But according to three individuals with knowledge of the matter, all of whom spoke under anonymity for fear of retribution from the administration, members of the University cabinet — an advisory body for Salovey composed of professional school deans and vice presidents — were not aware of Yale’s commitment to name the school after Jackson, if created. Still, one of those individuals said some assumed that the school would be named after Jackson if he made another major donation.

Three Faculty of Arts and Sciences faculty members also said the FAS Senate was not told that the new school will be named after Jackson if the University decides to convert the Institute to a degree-offering school. The faculty members requested anonymity to speak candidly about the matter.

One of those individuals said faculty members would be “extremely distressed” to learn that all the public and private discussions over the last year have taken place without knowledge of the University’s naming decision. The individual added that it is “distressing” to see that Yale’s major institutional decisions are determined by a donor’s interests rather than an “open and informed debate about pressing intellectual and social needs.”

If created, the Jackson School of Global Affairs will be the first professional school to bear a donor’s name in the University’s modern history. Sheffield Scientific School — which was a school for science and engineering — was originally named the Yale Scientific School but was renamed in 1861 in honor of Joseph E. Sheffield, a railroad executive, who donated $100,000. The school was gradually merged with the College until it became relatively obsolete in 1956, according to the University website.

In a statement to the News, Salovey said the Yale Corporation has the authority to create a school and decide upon its name. He added that he would be “thrilled” and “proud” to name a school for a person or family whose generosity would improve the world, the University and its students.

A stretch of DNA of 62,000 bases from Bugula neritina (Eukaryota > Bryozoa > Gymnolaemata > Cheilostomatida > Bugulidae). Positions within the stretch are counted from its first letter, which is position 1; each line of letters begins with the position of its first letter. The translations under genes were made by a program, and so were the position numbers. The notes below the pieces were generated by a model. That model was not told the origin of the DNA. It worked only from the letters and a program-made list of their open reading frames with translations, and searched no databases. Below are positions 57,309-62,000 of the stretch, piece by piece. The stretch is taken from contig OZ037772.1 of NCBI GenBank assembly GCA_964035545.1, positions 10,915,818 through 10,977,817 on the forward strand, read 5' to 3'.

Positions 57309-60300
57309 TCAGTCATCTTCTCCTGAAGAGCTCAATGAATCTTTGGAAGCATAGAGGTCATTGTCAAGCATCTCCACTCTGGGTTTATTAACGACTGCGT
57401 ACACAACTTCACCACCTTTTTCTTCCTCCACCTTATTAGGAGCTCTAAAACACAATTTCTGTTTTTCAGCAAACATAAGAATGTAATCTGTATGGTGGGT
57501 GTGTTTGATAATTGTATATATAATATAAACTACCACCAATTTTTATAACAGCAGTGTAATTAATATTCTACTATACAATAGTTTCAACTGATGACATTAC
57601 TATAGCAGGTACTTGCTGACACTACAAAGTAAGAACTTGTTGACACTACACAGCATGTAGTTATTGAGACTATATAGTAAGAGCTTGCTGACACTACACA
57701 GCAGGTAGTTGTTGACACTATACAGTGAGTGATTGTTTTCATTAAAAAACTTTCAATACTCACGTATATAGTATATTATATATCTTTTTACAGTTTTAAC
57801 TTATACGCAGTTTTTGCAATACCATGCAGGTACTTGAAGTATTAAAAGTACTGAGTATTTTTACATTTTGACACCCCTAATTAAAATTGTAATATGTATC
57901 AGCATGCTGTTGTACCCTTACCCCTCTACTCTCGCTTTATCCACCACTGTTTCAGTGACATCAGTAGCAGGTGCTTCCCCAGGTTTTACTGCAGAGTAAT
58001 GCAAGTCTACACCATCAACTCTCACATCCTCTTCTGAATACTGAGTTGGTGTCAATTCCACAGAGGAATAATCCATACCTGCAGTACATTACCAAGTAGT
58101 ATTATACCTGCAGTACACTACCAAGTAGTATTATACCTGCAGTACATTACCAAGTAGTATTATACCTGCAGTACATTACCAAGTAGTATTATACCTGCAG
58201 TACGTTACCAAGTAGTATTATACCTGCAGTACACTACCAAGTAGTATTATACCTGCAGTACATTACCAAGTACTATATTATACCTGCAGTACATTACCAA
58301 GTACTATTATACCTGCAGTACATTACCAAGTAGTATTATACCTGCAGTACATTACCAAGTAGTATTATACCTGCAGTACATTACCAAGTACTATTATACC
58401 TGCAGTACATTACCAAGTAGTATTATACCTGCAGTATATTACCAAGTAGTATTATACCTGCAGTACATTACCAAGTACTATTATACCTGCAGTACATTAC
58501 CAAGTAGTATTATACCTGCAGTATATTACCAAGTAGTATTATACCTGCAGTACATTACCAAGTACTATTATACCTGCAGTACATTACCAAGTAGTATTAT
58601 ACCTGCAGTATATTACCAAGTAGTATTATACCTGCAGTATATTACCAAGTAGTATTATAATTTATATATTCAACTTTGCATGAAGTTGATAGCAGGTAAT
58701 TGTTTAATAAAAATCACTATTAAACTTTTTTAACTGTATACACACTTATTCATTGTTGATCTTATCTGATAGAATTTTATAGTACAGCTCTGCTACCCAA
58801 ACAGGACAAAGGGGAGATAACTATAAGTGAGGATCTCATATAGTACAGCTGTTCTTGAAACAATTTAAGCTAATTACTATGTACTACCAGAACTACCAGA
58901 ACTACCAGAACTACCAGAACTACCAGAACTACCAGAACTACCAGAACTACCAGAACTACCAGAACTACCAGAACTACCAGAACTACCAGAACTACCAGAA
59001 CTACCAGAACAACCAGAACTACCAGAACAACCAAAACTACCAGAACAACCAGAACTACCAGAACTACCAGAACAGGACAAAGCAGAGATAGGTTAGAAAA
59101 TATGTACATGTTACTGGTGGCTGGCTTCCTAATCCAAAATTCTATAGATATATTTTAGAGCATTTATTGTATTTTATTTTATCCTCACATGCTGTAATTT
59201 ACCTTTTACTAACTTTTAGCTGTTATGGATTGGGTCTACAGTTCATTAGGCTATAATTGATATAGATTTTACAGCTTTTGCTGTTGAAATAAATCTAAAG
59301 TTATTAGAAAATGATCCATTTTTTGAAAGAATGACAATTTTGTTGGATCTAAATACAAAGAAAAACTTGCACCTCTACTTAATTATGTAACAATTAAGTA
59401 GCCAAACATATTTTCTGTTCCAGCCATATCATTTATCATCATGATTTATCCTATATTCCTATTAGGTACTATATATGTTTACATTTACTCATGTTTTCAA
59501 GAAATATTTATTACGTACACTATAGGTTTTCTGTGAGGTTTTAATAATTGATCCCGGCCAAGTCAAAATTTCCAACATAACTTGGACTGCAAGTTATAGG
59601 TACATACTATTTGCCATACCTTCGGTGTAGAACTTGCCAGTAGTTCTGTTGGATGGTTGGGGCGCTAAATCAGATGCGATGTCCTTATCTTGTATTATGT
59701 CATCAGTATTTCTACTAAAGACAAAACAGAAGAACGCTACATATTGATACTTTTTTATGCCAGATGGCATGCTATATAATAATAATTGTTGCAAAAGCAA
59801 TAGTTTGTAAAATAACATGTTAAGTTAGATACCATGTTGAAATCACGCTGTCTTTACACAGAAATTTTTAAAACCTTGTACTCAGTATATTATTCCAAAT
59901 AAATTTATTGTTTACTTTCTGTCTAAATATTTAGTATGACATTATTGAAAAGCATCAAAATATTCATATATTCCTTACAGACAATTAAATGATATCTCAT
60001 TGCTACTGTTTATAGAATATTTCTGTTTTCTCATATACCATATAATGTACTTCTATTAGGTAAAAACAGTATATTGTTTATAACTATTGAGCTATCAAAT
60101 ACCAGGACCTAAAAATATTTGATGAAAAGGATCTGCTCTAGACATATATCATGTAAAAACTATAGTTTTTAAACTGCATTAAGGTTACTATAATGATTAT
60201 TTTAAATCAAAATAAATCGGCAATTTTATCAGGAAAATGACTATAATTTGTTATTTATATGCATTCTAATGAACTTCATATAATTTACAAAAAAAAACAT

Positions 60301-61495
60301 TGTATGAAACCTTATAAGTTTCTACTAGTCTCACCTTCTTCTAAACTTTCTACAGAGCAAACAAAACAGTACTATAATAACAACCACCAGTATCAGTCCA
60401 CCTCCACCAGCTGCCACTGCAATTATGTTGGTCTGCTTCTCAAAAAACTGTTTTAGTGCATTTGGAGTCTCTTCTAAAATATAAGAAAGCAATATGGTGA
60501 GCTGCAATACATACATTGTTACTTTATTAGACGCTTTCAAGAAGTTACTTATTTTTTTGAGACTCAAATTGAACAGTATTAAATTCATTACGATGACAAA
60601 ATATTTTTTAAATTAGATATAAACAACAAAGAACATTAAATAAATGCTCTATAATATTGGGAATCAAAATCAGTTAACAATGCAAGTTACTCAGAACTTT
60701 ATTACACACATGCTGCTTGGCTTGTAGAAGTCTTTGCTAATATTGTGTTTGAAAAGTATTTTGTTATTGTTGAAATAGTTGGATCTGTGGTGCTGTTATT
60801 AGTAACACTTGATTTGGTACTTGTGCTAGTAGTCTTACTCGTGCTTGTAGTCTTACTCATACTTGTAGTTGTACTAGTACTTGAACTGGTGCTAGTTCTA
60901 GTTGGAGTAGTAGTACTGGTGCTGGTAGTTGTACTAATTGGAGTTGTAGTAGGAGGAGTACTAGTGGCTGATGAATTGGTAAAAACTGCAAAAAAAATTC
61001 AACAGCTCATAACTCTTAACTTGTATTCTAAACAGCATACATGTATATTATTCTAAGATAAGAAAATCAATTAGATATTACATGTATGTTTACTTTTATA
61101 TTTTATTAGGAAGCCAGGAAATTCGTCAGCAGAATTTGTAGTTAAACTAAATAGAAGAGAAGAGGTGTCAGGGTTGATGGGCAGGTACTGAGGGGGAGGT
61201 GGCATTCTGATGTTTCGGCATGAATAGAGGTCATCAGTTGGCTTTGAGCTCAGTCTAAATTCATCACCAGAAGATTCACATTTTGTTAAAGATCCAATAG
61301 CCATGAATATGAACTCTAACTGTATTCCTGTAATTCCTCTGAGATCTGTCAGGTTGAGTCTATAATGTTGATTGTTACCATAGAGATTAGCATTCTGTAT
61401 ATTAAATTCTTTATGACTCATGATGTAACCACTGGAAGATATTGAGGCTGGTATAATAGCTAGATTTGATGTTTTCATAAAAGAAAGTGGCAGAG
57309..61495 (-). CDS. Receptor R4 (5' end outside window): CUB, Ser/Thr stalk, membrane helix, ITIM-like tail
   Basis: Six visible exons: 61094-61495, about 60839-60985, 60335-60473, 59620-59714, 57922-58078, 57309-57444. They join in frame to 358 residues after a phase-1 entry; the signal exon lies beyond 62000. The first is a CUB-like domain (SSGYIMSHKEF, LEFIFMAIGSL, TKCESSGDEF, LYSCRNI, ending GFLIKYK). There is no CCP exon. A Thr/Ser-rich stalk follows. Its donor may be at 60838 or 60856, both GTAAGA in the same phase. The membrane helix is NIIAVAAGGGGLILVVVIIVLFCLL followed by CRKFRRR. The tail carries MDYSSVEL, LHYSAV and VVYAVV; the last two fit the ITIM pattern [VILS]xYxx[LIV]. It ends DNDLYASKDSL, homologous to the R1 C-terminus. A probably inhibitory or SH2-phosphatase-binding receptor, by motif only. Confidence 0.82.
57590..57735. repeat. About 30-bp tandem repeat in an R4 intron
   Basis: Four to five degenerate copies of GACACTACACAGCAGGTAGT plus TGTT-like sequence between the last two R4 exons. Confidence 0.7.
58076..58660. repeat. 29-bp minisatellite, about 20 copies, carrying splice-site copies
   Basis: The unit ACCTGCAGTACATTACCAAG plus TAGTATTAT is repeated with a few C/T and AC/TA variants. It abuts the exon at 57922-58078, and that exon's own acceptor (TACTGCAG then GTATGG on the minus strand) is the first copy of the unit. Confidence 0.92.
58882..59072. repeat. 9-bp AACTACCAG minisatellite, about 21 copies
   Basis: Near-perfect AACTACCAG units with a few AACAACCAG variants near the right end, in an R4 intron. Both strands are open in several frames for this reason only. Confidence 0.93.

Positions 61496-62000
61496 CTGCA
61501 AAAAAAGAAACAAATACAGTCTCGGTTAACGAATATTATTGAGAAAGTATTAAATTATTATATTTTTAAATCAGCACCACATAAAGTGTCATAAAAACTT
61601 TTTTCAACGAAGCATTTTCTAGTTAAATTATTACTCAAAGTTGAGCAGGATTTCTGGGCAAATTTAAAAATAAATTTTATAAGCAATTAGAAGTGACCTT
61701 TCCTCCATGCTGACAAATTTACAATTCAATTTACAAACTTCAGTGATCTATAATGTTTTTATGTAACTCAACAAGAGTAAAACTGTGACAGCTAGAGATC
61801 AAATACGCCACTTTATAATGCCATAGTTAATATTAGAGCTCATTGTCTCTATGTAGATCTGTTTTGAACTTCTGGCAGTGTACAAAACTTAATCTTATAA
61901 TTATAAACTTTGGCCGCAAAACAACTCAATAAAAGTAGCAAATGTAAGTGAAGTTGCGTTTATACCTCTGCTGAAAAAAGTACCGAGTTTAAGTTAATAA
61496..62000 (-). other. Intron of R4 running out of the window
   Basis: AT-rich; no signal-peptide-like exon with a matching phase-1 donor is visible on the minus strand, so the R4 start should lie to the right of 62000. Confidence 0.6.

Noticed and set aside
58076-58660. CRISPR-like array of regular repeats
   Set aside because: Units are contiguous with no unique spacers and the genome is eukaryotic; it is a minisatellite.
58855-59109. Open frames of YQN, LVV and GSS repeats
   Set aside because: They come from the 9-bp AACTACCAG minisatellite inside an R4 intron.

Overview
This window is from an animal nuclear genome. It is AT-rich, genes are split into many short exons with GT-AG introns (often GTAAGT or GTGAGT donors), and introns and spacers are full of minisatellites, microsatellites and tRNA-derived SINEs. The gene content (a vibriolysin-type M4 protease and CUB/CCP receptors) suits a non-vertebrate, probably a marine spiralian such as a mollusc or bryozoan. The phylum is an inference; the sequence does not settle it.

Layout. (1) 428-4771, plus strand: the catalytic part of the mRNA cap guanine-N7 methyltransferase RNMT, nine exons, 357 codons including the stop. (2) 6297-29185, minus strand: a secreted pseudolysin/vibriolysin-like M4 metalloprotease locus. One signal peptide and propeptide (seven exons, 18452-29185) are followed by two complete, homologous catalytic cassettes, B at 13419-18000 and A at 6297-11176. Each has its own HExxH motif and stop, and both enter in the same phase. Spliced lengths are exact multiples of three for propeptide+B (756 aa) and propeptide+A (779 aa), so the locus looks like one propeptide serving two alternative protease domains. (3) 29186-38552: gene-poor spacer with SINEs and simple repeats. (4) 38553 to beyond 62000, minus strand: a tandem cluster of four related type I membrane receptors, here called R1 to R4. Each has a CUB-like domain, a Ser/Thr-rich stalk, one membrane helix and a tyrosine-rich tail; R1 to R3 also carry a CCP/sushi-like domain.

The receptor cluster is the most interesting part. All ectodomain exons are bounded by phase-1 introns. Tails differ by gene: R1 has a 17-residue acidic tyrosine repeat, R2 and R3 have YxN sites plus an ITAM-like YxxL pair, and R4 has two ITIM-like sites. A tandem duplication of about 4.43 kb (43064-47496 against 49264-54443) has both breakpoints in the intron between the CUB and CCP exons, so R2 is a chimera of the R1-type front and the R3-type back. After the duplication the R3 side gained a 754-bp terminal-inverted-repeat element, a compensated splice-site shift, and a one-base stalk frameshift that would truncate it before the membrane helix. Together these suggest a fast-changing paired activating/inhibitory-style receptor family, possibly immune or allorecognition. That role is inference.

According to Frederick Hess, the director of education policy studies at the American Enterprise Institute, an increased number of higher education institutions across the country have traded the name of a school for a major gift. Currently, Stanford and Princeton are Yale’s only peer institutions to have not renamed or named a school in recognition of a significant benefactor, though Princeton’s Woodrow Wilson School of Public and International Affairs bears the name of the university’s — and country’s — former president. Hess added that naming the school of global affairs after Jackson could set a precedent for potential donors for the University who are willing to give a large donation in exchange for a school’s name.

In an interview with the News, Stacy Palmer, an editor of the Chronicle of Philanthropy, said naming a school after a major benefactor can encourage potential donors to give bigger gifts to the University. Still, Palmer added that naming a school after an individual can become complicated if the individual’s name somehow gets defamed, and the institution is forced to decide whether to take the name away.

“Another problem is the symbolism of naming schools after donors rather than other people instrumental to the university like scholars and professors,” Palmer said. “It’s the idea that donors are the ones whose names are most valued. … Some may feel that commercialism is taking part of the nonprofit world.”

In an interview with the News in November, Yale Divinity School Dean Greg Sterling urged members of the Yale community to carefully discuss the pros and cons of naming a school after a donor.

“Some people want the schools to simply be known as a part of Yale University,” Sterling explained. “This is an issue that should be thought through in a careful way … I’m not enthusiastic about naming schools after donors, but what do we say when they offer to give you 50 million or 250 million? I don’t know.”

The Corporation discussed whether to convert the Jackson Institute to a school last weekend. According to the gift agreement, when establishing the Jackson Institute in 2009, Yale also committed to “prominently display” the name of the Institute, move the location of the Institute from Rosenkranz Hall to Horchow Hall and hire a director, associate director, four professors and four senior fellows.

Serena Cho | serena.cho@yale.edu